|14th World Champion Alexander Khalifman present|
Chepukaitis Henrikh. Lecture 1. Part 1. Introduction.
The recent archaeological researches permit to state that the chess was invented in the land of Atlantica. Although the real proofs for the existence of that civilization has not been discovered yet, I have no doubts that the Atlantes could play chess. Russian chess master Yuri Ryzhkov even does not consider any other hypothesis but the abovementioned one. I do like it too. I think the people of Atlantica were cunning, but I am sure we can play not worse than they could.
The final part of the game from Moscow blitz chess championship is the example that starts the study in the unique school.
GM V.Simaghin v NM G.Chepukaitis
Frankly speaking, Black's Knight position is very tottering v in the enemy's camp under the three strokes. However, during this move this Knight should remain alive v it is not good to be captured. For that reason the grandmaster, like a matador, stuck the last banderilla into the best creature of the chess fauna v
4.gxf3 Rg5 5.Kh1 Bxf3#
My contribution into this success is not very much. But the Knight really deserves the monument for the victory in this battle. That hero introduced the background of the superficial desperation and resignation to the destiny but meanwhile it saved both Black's King and Queen, open the way for the ambush forces, took away "f1" square from White's King and hid the mating Bishop. All the "chess calculators" nowadays could hardly make such move as 2...Ne3!!??. Computers are not acquainted with risk yet.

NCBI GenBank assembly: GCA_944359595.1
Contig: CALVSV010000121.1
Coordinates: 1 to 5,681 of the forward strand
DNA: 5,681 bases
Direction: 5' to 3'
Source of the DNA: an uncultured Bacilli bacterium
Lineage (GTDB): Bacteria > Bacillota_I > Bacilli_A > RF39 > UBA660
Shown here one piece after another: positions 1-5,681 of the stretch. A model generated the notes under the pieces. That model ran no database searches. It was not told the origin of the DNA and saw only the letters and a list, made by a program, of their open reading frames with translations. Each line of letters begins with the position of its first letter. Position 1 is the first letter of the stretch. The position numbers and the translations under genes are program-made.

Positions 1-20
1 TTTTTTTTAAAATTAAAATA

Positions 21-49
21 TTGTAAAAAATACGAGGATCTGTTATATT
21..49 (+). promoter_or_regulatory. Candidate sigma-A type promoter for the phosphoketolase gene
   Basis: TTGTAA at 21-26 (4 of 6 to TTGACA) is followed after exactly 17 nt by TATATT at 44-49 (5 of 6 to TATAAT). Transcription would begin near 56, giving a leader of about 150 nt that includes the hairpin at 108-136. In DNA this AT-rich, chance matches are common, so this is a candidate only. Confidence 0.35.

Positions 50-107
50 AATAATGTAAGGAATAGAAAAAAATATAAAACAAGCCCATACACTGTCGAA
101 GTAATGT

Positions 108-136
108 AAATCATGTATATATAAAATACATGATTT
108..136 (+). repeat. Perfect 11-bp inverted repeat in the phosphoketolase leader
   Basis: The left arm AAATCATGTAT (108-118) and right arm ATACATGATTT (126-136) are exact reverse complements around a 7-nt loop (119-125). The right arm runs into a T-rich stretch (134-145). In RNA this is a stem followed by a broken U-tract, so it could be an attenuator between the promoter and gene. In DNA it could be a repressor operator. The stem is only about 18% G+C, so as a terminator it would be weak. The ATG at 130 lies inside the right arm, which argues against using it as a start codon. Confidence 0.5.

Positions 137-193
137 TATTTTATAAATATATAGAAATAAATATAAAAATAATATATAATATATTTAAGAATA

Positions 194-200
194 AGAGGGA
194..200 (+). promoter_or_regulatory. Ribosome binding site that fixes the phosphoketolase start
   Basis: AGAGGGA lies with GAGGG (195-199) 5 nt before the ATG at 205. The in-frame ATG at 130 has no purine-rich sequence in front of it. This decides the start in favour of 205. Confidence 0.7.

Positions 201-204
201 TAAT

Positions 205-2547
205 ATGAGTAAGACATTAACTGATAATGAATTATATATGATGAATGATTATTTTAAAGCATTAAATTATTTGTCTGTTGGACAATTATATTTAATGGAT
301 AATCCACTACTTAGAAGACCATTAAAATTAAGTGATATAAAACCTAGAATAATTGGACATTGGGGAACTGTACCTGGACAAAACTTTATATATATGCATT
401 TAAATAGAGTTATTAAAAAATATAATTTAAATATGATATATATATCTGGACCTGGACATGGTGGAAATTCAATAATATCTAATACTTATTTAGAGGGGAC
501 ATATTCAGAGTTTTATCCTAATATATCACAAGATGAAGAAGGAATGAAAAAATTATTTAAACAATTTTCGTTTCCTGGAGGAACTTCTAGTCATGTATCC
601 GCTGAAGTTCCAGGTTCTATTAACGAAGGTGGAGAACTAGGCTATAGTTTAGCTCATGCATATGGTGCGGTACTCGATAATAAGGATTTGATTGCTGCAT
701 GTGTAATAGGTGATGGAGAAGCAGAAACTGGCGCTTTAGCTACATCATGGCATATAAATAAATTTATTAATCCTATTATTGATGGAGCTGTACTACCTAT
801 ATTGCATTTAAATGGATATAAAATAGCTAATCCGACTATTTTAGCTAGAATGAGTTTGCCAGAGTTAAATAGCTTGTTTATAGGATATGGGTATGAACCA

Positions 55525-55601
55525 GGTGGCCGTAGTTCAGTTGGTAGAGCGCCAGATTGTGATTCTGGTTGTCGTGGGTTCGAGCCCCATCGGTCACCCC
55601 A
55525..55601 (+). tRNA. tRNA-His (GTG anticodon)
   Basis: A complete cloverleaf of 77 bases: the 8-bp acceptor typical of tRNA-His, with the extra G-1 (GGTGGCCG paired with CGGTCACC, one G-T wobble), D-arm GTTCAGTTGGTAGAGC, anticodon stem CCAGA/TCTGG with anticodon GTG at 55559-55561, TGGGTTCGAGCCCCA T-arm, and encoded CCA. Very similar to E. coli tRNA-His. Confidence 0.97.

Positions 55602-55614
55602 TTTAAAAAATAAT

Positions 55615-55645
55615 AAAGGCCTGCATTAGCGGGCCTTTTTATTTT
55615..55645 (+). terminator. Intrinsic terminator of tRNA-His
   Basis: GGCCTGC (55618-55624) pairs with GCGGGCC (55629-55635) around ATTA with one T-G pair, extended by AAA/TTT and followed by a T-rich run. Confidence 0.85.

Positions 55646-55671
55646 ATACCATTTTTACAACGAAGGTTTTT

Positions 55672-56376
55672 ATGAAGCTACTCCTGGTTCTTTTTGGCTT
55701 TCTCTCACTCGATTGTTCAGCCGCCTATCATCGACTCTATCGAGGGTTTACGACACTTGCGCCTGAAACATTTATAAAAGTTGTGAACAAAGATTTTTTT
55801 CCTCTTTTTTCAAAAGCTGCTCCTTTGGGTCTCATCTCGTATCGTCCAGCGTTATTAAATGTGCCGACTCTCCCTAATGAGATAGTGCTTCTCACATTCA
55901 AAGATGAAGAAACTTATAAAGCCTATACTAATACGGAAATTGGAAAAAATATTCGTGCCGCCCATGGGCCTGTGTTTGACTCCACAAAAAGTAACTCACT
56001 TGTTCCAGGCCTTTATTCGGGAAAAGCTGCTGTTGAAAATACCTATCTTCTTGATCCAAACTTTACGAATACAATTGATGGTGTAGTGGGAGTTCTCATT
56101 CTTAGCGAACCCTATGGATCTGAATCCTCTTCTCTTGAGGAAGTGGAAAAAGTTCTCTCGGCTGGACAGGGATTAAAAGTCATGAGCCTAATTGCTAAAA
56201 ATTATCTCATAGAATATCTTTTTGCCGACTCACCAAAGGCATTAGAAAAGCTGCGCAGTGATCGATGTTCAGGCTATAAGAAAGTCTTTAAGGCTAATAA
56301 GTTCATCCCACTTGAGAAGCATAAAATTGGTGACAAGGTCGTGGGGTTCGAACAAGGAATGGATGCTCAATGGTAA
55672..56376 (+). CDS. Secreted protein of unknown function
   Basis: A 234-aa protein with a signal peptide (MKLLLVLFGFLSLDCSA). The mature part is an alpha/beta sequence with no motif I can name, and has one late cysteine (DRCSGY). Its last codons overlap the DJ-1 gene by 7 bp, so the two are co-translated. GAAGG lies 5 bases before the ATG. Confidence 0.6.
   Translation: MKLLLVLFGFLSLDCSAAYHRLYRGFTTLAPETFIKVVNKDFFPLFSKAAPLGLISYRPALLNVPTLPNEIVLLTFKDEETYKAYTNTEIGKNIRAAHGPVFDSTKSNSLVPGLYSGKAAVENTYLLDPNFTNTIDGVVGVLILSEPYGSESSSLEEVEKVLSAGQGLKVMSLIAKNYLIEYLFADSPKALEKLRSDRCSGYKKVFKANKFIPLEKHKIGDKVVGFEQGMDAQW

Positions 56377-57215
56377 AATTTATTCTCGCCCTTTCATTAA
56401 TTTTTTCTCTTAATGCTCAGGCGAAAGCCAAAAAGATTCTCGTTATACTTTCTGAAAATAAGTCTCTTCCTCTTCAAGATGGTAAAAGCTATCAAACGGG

The blunder 3.Bd4?? is the effect of the blitz-game character. Black's subversive activity has worked successfully just because of the time-trouble. White would have easily won that game if he had played 3.Bh4!, keeping under control the fatal "g5" square.
So, Black has well ridden the dashing horse of good luck much ahead of the common sense and exact calculation.
The improvisation, quick response, will power, energy and, certainly, knowledge and experience v all of them are necessary characteristics of any chess fighter. What you are reading now is not a chess manual but rather a sort of training aids to make an acquaintance with the specific genre and to make you think something over. We are going for a short tour into the area of the "speed chess", and your chances to defeat the most titled and resourceful opponents will necessarily improve.
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